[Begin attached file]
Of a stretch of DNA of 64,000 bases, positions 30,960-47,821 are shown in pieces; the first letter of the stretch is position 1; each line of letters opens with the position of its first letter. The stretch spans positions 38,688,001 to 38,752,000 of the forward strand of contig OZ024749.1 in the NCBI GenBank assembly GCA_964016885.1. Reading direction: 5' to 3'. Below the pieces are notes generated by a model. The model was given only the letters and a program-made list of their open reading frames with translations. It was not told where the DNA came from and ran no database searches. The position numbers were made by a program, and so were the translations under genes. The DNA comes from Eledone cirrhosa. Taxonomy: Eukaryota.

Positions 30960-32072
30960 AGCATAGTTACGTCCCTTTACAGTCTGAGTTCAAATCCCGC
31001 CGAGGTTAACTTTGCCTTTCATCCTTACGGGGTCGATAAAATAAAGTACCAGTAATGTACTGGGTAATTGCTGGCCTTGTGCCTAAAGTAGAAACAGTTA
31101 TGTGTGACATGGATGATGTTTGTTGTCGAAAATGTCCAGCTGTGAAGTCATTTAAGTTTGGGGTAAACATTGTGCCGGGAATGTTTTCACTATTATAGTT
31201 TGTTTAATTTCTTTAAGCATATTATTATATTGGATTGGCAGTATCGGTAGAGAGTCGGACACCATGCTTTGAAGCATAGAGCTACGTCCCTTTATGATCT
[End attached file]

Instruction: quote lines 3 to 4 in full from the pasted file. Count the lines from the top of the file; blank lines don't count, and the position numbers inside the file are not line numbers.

30960 AGCATAGTTACGTCCCTTTACAGTCTGAGTTCAAATCCCGC
31001 CGAGGTTAACTTTGCCTTTCATCCTTACGGGGTCGATAAAATAAAGTACCAGTAATGTACTGGGTAATTGCTGGCCTTGTGCCTAAAGTAGAAACAGTTA